NBC 7 San Diego: NBC 7 San Diego History Center Partner to Preserve Decades of Archives. “The archive, to be held at the San Diego History Center’s Research Archives, consists of video recordings, video tapes, and assorted materials that document the daily journalism of San Diego from the period of 1976 to 2012. Contained in the archives are thousands of interviews and individual stories. The archived materials will be made accessible to the public once inventory and a catalogue have been completed. Due to the size of the archive this may take several years.”
The Verge: A small Wisconsin company stored thousands of people’s CDs, then suddenly vanished. “Last month, almost a million CDs stored in Wisconsin seemed to disappear. For years, thousands of people paid a Madison-based company, named Murfie, to rip, stream, and store their CDs, vinyl, and cassettes. But a few weeks ago, Murfie’s website went offline and nearly all communication from the company ceased. Now, customers fear their physical music collections may be lost forever.”
Texas State Library and Archives Commission: From “Unplayable” to Searchable Online: the House Recordings Recovery Project. “In 2007, Texas House of Representatives’ Media Services transferred to the Texas State Library and Archives Commission (TSLAC) about 350 reels of audiotape. Most of the recordings dated between 1975 and 1984 and covered the House floor debates from the entire 63rd through 68th Legislative sessions. Many House committee recordings were included as well. At the time the tapes were transferred to TSLAC, the majority of the reels were described by House media staff as ‘unplayable.’ Having been marked as damaged and unplayable, the audiotapes were stored in TSLAC’s climate-controlled stacks awaiting deaccessioning.” A new resource and a discussion about restoring endangered media!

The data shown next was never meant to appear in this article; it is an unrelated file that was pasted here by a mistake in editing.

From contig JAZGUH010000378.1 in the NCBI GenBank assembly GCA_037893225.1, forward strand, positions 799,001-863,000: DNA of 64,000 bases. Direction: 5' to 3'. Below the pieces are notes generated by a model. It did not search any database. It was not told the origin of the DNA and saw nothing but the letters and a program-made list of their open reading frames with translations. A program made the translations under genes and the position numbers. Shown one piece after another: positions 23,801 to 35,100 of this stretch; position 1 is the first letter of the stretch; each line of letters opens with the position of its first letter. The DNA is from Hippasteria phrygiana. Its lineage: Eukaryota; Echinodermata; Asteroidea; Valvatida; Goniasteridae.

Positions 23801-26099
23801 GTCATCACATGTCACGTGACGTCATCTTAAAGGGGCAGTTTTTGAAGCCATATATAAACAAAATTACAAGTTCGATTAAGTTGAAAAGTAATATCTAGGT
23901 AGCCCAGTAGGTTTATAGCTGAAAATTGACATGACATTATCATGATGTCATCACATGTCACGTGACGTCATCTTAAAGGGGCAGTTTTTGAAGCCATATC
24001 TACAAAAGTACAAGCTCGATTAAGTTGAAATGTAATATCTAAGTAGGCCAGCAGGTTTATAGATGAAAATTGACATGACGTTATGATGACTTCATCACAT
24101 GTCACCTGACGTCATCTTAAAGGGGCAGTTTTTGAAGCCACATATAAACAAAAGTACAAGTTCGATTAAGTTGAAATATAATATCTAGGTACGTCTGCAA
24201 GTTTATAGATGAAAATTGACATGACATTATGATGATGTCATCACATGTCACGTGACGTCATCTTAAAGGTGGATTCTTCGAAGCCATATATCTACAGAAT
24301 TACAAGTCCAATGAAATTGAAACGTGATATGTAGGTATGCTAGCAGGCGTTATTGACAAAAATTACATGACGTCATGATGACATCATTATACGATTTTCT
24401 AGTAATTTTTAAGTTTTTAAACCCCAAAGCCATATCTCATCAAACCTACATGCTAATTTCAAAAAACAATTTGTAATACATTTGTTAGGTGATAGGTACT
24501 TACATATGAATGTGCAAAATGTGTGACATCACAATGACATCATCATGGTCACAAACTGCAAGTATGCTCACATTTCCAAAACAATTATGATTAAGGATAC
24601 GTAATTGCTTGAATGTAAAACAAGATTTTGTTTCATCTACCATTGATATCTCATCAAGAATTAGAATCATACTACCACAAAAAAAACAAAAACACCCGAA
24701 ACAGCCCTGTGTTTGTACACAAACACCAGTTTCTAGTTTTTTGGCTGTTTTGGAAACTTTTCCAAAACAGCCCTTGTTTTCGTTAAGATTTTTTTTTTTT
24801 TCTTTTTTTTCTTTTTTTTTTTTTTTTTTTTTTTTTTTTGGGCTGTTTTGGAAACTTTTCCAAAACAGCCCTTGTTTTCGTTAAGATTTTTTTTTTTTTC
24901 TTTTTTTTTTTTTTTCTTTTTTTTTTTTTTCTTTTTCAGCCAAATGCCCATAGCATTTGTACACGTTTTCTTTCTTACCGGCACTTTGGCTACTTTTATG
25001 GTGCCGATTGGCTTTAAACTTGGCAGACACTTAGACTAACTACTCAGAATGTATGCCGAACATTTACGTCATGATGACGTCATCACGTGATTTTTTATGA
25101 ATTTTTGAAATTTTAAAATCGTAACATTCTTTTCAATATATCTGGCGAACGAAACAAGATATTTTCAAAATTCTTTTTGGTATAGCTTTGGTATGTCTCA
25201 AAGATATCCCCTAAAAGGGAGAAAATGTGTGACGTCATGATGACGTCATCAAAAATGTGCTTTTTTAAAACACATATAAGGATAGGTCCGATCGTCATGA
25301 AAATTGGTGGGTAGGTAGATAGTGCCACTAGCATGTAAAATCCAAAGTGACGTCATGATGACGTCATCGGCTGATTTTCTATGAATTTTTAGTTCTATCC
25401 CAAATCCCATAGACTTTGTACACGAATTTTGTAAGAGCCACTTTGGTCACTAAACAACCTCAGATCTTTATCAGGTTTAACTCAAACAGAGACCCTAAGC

Digital Preservation Coalition: Starting with complexity: Archiving digital-born music compositions from Mac systems of the 80s/90s. “About ten years ago, a music archive took over the private archive of a composer who had already begun composing with digital techniques in the 1980s. The result is impressive: the composer transferred his work on not less than 700 data carriers to the archive, including 660 floppy discs, 26 SyQuest carriers and a few carriers from the families of Iomega Jaz, Iomega Zip, CD-ROM and Harddisk. The composer has used Apple systems and proprietary special software (music notation and sequencing software) in his work.”
Portland Mercury: Portland’s King of LaserDiscs Reflects on an Old but Beloved Technology. “…so much as anyone in America can be the king of anything, Chuck Legg is the king of LaserDiscs. In his suburban Tigard home, cardboard boxes full of them cover every horizontal surface that can bear the weight. They’re in the foyer and the hallways and on the stairs. There are boxes of LaserDiscs on the washer and dryer in the small laundry room, which leads to the big, two-car garage where the heart of his collection resides. Unremarkable from the outside, its interior is a maze of floor-to-ceiling shelves, each overflowing with discs organized by theme, franchise, or whim”
Internet Archive: How the Internet Archive is Digitizing LPs to Preserve Generations of Audio. “Since all of the information on an LP is printed, the digitization process must begin by cataloging data. High-resolution scans are taken of the cover art, the disc itself and any inserts or accompanying materials. The record label, year recorded, track list and other metadata are supplemented and cross-checked against various external databases.”
Pitchfork: Worldwide Material Shortage Delays Cassette Tape Production. “While the cassette resurgence has not matched the vinyl boom, tape sales are on the rise, growing 23% in 2018. This has led to a period of immense productivity for National Audio Company, the largest audio cassette tape manufacturer in the United States. Production is being threatened, however, by a worldwide shortage of gamma ferric oxide, the most common material used for magnetic recording.”